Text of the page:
Home > Leadership, The Monday Musings Column > Mum, Dad, I want to be a facilities manager when I leave school

Mum, Dad, I want to be a facilities manager when I leave school

Just what did a boss do? I wasn’t too sure, but had decided that I was going to be a boss when I left school. It wasn’t my first choice, that had proved impractical, and my second choice was vetoed by my parents, but my Mum wanted me to be a City Gent, heading off in pin striped suit with a briefcase and rolled brolly every morning; that seemed to sound like a boss and so that was what I would be.

But, again, what did they do? The people my parents worked for were captains of industry; one a director at Beecham’s (long before Smith & Kline turned up), another had his name, and that of his partner, on many domestic appliances in kitchens around the country and another was the Admiral in charge of the Royal Naval College for example.

Any of those suited me, but to become one surely you had to know what they did? TV and films were not a lot of help, but then along came The ‘Plane Makers and its sequel The Power Game. There Sir John Wilder made fortunes, lost them and remade them, he had the big office, the big car, was married to a smart and pretty wife (and had a smart and pretty mistress) and got involved in all sorts of Machiavellian dealings with rivals and colleagues alike. Sounded good to me; where did I sign up?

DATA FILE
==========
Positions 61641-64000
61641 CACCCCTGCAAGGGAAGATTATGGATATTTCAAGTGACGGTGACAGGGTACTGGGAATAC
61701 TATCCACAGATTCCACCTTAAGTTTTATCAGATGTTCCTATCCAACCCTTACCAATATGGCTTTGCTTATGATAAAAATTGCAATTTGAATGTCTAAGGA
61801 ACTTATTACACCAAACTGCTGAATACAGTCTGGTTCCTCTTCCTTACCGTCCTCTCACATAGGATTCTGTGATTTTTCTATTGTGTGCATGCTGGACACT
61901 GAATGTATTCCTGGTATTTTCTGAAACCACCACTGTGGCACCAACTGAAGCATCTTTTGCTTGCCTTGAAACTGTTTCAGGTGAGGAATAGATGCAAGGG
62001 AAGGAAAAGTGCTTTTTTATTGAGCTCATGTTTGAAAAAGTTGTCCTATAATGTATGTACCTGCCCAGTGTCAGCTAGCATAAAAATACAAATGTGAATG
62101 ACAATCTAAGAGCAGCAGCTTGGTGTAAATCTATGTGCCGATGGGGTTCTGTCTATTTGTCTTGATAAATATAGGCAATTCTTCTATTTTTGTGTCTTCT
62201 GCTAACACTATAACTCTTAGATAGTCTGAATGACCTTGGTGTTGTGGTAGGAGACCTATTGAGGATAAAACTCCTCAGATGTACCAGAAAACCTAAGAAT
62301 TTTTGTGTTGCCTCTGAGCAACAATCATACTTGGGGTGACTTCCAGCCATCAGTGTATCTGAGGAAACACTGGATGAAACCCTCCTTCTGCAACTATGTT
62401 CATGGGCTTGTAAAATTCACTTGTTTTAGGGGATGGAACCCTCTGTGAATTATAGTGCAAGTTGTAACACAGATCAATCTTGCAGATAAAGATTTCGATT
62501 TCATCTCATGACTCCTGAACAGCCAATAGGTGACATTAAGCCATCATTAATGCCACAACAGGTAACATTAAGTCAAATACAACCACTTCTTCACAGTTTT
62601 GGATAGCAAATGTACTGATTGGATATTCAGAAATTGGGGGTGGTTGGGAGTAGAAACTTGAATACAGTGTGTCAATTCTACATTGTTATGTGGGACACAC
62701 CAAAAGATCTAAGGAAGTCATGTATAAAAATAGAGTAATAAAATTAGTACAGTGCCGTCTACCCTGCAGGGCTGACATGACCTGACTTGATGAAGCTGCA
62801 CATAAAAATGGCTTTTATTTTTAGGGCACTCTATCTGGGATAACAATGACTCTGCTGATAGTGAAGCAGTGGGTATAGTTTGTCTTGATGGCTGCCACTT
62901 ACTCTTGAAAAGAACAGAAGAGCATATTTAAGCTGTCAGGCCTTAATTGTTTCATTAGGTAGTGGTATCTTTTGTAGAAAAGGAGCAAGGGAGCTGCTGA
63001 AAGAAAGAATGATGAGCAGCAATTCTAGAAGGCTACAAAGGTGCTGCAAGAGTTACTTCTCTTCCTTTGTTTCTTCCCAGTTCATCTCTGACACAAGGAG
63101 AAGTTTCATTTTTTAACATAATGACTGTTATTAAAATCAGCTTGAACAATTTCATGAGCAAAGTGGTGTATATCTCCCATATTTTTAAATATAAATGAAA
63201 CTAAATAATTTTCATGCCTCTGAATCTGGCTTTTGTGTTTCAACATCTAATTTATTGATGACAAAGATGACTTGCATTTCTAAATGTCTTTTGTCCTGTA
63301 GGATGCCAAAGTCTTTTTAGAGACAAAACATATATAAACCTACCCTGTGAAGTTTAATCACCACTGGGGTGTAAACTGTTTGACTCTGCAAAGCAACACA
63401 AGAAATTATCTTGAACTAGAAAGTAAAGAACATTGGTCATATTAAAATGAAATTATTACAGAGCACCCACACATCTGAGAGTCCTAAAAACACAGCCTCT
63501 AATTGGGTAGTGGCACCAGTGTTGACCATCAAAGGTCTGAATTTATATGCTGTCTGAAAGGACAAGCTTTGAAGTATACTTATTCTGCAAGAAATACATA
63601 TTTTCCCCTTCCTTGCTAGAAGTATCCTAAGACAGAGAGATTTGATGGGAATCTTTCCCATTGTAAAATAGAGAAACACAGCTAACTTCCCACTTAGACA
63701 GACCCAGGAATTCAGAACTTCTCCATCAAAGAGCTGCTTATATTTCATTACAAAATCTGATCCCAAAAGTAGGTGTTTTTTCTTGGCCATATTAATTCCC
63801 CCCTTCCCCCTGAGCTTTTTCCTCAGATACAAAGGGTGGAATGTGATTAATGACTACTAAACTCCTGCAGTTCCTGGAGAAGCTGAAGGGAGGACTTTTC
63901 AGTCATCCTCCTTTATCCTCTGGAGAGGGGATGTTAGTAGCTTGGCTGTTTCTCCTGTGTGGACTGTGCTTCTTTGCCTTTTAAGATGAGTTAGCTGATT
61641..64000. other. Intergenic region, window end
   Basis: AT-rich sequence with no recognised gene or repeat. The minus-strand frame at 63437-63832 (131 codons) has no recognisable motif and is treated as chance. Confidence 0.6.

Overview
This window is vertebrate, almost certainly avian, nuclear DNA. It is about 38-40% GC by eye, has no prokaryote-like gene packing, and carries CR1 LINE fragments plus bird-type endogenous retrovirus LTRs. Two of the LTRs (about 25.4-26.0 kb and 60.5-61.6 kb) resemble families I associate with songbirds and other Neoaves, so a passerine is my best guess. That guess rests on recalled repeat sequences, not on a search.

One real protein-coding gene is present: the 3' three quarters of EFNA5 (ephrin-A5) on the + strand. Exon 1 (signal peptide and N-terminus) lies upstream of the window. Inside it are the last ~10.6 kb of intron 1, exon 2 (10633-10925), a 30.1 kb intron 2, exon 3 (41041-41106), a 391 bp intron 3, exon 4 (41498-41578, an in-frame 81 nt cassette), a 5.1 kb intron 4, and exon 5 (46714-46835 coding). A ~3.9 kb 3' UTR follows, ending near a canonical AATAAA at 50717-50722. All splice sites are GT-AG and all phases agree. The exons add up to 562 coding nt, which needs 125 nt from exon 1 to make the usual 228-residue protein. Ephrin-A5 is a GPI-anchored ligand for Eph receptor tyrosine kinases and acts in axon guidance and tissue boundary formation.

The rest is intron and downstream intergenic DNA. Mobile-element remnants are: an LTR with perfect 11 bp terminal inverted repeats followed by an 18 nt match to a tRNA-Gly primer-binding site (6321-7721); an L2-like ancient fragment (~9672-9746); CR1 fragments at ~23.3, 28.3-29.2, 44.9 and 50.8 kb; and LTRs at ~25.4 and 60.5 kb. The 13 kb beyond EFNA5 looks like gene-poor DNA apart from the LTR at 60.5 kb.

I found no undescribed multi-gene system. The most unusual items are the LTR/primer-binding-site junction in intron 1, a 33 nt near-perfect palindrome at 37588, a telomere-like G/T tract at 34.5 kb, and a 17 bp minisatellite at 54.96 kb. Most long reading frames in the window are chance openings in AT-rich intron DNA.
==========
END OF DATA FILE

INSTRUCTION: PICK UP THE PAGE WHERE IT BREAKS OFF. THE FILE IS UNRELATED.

The reality of course was somewhat different as I was to find when I got there. I suppose that the first time that I got close to the fictional Sir John’s life (by the way where is my knighthood?) was the time that I was de facto MD of a business unit turning over around £130M pa. I had the office, the car, the smart attractive wife and the Machiavellian stuff and loved pretty much every minute of it, but then, as with Sir John, mergers and takeovers saw me on the move.

And that is how I got, in the real sense, into Facilities Management. I didn’t set out to be in FM, and have joked that I’d been thrown out of everywhere else. Not quite true, but I had worked in finance, operations, sales, purchasing and IT and hold professional qualifications in both of the latter disciplines, so I wasn’t there just marking time. As a buyer I passed exams in accounting, economics and commercial law amongst others

One of the things that I brought to FM was that wide business background because by then I had realised that what I wanted to be was not a boss so much as a general manager; a businessman if you like. That childhood image of the boss was really where I ended up.

In facilities management a lot has been done to raise the profile of the job, and it is great to see so many young professionals amongst our ranks. BIFM have done a great job in moving things forward and maybe we are close to the point where FM can be a clear career choice for school leavers.

I, like many, came into FM as something of a generalist. If the next generation of FMs can be specialists that is great, but we must not lose sight of the need for FMs to have a wide business education, because it is the world of commerce that FM serves. We need to be able to speak their language and to be comfortable in their world, because that is how we can ensure that they trust and respect what we can contribute.

 

 

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